Green Bay Packers 10, Chicago Bears 3: Game Balls and Lame Calls
The Green Bay Packers defeated their arch rival, the Chicago Bears, on Sunday to lock up a Wild Card berth and the No. 6 seed in the NFC.
To steal a line from Jim Mora, “PLAYOFFS?! PLAYOFFS?!”
Yes, the Packers are playoff-bound for the second consecutive year. This one, however, seems to be a little more special because of the injuries and adversity the Packers had to overcome. With 14 players on injured reserve, the Packers refused to feel sorry for themselves and are now in the middle of a wide-open NFC playoff field.
Can the Packers win three straight on the road? That remains to be seen, but for now let’s take a look back at Sunday’s game in another edition of Game Balls and Lame Calls:
LB Erik Walden
In yet another example of why general manager Ted Thompson’s system works so well, Walden came out of nowhere and sacked Bears quarterback Jay Cutler twice. Replacing the injured Frank Zombo, Walden gave all he had yesterday and contributed to the Packers' dominating pass rush, which accounted for six sacks.
In such a close defensive struggle, any tackle for a loss is huge and Walden got to Cutler more than most. His tremendous hustle and surprising power helped turn the tide of the game in the Packers’ favor.
P Tim Masthay
I think it’s safe to say the Packers have finally found their punter.
With dangerous Bears returner Devin Hester lurking downfield on every punt, Masthay played brilliantly, keeping the ball out of Hester’s hands for the most part, and at one point pinning the Bears at their own two-yard line on back-to-back punts.
In the two times Hester did get the ball, the punt was long and high enough that it gave the Packers coverage team enough time to get downfield to minimize any damage that could have been done.
It may or may not be enough to save special teams coach Shawn Slocum’s job (judging by the body of work, it shouldn’t), but at least coach Mike McCarthy can rest easily knowing he finally found his punter after five years on the job.
Defensive Coordinator Dom Capers
Words really cannot express what Capers has meant to the Packers the past two years.
Capers’ unit did a brilliant job of disguising blitzes, so much so that Cutler had no clue who was coming and from where. He’s a quarterback that frustrates very easily, and that was evident in his two interceptions. Both came on typically boneheaded Cutler throws, one in the end zone and the other with time winding down in the fourth quarter.
The defensive coaching staff has brought fire and a swagger to the Packers that was lacking on the defensive side of the ball since Fritz Shurmur left all those years ago. That attitude is back and the credit belongs not only to Capers, but to McCarthy for hiring him in the first place and Thompson for giving Capers the talent he needed.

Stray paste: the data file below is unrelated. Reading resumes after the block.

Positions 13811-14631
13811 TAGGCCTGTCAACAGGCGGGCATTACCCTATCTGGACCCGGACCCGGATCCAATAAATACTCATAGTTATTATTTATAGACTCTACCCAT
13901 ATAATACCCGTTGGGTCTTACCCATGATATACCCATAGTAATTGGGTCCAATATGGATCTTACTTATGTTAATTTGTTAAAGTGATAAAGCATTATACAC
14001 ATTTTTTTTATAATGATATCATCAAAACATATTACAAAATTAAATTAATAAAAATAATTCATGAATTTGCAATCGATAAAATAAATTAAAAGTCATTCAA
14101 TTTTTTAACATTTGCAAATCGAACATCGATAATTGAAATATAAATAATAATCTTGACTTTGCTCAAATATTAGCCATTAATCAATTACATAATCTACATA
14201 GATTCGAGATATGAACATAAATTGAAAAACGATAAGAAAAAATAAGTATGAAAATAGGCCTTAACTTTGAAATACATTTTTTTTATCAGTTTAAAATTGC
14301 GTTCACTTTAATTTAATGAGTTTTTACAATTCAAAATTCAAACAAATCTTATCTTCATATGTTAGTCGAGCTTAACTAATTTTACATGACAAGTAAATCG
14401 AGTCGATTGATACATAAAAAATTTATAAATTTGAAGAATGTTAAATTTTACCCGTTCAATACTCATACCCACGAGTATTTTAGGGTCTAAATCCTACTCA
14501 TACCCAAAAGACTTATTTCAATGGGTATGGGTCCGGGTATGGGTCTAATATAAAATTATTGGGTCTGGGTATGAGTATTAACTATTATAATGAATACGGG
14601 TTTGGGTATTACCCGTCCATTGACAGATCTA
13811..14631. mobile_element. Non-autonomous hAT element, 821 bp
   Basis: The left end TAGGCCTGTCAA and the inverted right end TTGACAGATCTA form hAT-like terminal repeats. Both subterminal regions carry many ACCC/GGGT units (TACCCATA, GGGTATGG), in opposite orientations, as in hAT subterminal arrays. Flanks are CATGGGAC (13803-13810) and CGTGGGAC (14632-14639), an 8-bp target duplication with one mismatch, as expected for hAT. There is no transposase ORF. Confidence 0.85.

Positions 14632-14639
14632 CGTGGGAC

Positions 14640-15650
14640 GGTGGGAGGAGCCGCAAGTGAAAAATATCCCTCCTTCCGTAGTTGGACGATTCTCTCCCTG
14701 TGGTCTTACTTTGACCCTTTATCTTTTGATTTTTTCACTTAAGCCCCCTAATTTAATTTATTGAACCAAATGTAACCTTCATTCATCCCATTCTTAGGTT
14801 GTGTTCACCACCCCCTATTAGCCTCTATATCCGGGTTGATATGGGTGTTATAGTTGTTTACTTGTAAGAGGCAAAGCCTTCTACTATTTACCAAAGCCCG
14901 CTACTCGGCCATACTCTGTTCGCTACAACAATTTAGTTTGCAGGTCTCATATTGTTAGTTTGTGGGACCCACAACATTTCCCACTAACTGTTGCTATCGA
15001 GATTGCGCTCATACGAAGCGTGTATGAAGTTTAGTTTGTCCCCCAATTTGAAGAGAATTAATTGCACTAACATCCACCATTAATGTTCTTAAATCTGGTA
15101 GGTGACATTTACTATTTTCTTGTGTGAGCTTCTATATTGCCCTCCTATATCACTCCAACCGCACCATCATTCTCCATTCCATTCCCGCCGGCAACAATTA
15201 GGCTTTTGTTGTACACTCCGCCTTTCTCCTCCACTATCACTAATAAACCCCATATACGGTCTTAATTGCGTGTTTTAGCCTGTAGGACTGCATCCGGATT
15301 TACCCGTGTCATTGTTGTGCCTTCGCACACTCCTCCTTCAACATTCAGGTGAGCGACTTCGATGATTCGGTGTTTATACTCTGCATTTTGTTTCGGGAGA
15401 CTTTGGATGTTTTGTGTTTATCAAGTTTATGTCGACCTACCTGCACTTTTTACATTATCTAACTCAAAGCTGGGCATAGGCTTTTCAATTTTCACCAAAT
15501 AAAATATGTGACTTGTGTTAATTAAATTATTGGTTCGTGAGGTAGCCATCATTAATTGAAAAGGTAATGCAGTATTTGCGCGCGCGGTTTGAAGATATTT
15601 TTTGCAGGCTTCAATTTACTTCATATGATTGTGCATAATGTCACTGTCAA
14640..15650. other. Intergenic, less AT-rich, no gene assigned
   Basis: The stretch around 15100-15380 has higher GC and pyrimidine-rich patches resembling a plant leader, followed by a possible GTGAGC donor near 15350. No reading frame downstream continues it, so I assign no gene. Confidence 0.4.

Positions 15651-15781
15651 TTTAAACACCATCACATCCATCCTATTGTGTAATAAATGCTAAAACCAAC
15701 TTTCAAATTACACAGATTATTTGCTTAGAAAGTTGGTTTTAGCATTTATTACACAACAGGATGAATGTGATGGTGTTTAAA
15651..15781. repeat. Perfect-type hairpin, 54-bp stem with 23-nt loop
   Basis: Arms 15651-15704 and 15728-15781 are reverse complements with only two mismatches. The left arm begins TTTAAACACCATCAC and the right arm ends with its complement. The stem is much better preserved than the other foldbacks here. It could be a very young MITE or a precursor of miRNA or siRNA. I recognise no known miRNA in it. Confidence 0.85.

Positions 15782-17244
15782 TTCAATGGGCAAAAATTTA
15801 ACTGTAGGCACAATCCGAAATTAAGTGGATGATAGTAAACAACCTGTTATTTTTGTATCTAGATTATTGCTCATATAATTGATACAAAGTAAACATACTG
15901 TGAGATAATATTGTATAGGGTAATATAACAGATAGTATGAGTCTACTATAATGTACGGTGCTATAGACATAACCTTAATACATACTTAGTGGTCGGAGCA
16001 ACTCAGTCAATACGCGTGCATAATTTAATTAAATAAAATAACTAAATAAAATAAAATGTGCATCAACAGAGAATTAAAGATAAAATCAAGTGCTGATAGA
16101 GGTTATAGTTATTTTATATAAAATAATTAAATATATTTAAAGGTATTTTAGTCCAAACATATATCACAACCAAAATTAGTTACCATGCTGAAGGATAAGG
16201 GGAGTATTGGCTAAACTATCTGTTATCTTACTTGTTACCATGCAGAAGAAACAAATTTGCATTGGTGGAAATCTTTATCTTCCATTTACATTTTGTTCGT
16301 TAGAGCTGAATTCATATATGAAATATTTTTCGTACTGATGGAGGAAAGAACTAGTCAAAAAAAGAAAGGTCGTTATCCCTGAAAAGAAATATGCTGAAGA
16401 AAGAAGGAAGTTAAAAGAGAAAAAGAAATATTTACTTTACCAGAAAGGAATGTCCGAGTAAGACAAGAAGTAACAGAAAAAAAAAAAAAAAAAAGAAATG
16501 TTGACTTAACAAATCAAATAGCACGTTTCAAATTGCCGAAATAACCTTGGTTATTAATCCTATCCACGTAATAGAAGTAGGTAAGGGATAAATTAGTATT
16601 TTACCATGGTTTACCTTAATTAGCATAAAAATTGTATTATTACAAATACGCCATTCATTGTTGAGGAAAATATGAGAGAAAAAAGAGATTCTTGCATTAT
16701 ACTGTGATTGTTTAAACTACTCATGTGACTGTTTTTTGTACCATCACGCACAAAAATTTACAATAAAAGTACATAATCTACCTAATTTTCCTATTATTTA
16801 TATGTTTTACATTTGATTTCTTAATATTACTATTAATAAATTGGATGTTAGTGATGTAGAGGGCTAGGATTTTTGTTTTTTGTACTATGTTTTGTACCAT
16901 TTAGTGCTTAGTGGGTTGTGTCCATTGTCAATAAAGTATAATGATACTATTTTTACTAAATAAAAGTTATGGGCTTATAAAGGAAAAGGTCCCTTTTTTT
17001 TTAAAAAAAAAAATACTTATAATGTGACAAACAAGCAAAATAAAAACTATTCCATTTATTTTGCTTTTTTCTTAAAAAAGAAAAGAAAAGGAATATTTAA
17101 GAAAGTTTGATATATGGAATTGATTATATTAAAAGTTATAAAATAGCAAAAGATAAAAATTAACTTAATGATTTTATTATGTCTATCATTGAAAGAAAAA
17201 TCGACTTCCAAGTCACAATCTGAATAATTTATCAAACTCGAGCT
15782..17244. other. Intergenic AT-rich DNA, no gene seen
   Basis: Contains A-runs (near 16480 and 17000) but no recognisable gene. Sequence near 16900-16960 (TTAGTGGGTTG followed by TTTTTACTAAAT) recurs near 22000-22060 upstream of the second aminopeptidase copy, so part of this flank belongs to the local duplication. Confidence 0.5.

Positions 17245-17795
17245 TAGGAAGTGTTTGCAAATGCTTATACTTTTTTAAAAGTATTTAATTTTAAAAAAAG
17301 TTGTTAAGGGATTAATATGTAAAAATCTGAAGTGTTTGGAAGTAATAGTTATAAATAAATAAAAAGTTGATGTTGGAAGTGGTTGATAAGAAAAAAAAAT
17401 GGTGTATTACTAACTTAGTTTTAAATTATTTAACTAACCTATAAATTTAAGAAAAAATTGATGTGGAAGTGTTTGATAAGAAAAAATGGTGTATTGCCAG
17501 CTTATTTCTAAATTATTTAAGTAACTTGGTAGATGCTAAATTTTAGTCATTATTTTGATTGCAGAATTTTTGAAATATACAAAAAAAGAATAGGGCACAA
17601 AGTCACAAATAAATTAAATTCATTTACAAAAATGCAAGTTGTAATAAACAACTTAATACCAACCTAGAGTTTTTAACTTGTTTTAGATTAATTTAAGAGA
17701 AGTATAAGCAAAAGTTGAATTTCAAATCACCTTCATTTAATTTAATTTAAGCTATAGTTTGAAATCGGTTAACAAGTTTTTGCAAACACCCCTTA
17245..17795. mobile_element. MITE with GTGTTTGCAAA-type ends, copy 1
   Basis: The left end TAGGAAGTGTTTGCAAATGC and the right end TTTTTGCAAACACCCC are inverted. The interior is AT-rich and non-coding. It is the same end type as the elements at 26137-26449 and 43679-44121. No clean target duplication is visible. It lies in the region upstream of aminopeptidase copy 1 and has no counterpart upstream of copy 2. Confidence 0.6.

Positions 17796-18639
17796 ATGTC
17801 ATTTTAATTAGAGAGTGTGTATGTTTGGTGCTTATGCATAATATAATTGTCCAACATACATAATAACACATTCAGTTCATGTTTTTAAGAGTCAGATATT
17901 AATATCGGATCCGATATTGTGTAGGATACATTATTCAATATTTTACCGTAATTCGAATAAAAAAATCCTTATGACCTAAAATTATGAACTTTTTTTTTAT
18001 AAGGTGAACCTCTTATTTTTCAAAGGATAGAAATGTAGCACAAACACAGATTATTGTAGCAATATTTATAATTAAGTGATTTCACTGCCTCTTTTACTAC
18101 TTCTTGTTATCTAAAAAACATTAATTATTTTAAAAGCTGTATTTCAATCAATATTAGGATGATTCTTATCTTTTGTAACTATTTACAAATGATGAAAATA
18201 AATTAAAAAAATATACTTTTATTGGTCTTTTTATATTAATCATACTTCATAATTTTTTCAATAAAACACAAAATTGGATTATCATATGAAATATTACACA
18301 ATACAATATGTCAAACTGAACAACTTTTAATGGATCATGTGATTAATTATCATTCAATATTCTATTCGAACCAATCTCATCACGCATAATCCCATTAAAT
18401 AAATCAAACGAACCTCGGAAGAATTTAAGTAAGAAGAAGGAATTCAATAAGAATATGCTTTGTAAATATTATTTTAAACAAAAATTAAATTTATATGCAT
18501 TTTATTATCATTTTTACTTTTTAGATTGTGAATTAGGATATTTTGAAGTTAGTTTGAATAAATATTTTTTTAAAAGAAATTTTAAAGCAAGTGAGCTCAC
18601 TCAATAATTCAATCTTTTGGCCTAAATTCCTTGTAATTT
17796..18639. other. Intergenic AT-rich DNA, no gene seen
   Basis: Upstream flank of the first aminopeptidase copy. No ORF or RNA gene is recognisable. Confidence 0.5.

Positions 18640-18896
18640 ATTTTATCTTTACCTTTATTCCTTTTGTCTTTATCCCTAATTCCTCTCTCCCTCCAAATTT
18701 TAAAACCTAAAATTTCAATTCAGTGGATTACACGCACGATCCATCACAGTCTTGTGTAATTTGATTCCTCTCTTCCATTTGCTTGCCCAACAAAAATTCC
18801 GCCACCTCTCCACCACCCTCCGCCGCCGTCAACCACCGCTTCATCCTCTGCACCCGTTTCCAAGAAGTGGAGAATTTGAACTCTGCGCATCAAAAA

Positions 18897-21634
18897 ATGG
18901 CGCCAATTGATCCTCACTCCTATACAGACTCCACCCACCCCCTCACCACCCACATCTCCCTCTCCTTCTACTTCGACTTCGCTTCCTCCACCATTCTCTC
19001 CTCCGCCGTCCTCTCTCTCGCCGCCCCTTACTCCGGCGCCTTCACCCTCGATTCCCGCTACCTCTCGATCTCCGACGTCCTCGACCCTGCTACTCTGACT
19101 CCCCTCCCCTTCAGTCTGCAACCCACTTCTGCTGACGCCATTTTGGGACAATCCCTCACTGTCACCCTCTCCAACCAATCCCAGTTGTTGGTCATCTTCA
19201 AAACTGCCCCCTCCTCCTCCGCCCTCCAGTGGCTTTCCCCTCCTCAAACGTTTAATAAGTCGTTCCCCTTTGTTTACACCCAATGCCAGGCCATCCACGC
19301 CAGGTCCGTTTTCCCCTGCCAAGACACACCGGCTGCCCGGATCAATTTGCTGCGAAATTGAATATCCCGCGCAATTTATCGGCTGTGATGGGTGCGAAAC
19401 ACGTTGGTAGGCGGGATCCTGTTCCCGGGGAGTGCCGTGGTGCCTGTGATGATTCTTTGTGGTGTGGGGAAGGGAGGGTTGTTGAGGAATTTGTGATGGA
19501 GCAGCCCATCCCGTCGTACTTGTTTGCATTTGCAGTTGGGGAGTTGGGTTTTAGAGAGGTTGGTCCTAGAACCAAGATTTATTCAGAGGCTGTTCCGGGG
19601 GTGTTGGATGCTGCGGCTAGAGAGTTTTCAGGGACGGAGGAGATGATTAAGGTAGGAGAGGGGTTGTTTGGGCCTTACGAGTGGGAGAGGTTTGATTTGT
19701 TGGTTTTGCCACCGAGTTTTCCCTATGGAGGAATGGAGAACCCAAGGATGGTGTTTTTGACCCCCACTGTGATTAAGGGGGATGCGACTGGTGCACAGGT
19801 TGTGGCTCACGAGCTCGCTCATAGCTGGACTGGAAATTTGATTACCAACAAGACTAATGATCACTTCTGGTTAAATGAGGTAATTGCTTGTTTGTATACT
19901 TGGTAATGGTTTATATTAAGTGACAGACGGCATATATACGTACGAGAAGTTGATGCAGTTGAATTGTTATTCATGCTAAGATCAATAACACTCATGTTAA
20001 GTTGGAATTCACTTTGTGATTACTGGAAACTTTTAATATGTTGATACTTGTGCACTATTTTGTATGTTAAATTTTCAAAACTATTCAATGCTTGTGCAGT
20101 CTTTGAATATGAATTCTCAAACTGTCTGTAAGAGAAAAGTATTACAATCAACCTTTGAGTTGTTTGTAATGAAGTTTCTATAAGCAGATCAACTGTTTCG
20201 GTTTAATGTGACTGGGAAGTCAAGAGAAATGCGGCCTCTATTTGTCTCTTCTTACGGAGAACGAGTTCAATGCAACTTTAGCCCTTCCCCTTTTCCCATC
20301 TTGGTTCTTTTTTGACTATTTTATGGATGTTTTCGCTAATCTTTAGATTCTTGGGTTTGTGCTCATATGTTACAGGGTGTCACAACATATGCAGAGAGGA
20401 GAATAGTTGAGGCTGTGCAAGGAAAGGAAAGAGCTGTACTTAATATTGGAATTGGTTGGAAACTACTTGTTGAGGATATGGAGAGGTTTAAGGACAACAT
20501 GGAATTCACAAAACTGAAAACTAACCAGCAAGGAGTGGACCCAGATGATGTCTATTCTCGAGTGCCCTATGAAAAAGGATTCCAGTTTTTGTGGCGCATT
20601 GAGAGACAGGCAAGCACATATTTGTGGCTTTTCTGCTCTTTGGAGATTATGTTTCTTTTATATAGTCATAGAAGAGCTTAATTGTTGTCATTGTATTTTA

Head Coach Mike McCarthy
When you get the ball 1st-and-goal at the opponent’s one-yard line, you need to get six points. A field goal might as well be zero.
Well, that’s what happened after a long completion from Aaron Rodgers to Greg Jennings. A failed fullback dive, a fumble and a sack from three feet out of the end zone just doesn’t cut it.
Pounding John Kuhn for three consecutive plays up the middle would have likely worked once, and that’s all it would have taken. Instead, McCarthy tried to get fancy with his quarterback and catch the Bears off guard.
That kind of stuff won’t cut it in the playoffs, Mike. Pound it in. Wear the defense out.
Packers Receiving Corps
Chicken soup can cure a common cold, or so they say. Perhaps it could cure a case of the drops too?
Either way, the normally sure-handed Packers receivers picked other bad game to start dropping passes. When you have a quarterback like Rodgers that usually puts the ball right between the numbers, there is no excuse for dropping those passes.
My recommendation would be to tell them to catch the ball and then think touchdown or extra yardage, not the other way around. Jennings’ drop up the middle comes to mind.
Again, these mental lapses can’t continue to happen if the Packers expect to make a deep playoff run.
RT Bryan Bulaga
The last time the Packers played the Bears, the Packers committed a team record 18 penalties. For a while, it seemed like Bulaga would reach that total all by himself.
Even though one holding penalty was questionable, Bulaga looked like a rookie on Sunday. His penalties resulted in a couple big plays coming back that could have helped the Packers extend their eventual margin of victory. Combine those with some false starts, and Bulaga had a very rough day. He could very well turn out to be a solid lineman, but the mental errors have to stop.
With Bulaga now exposed as someone who could fall prey to making mistakes, the Eagles and other teams going forward, should the Packers advance, will be targeting him constantly.
If they can get some free yards via penalty flags, opponents will go after him all day long.
Follow Kris Burke on AllGreenBayPackers.com and on Twitter @burke_kris
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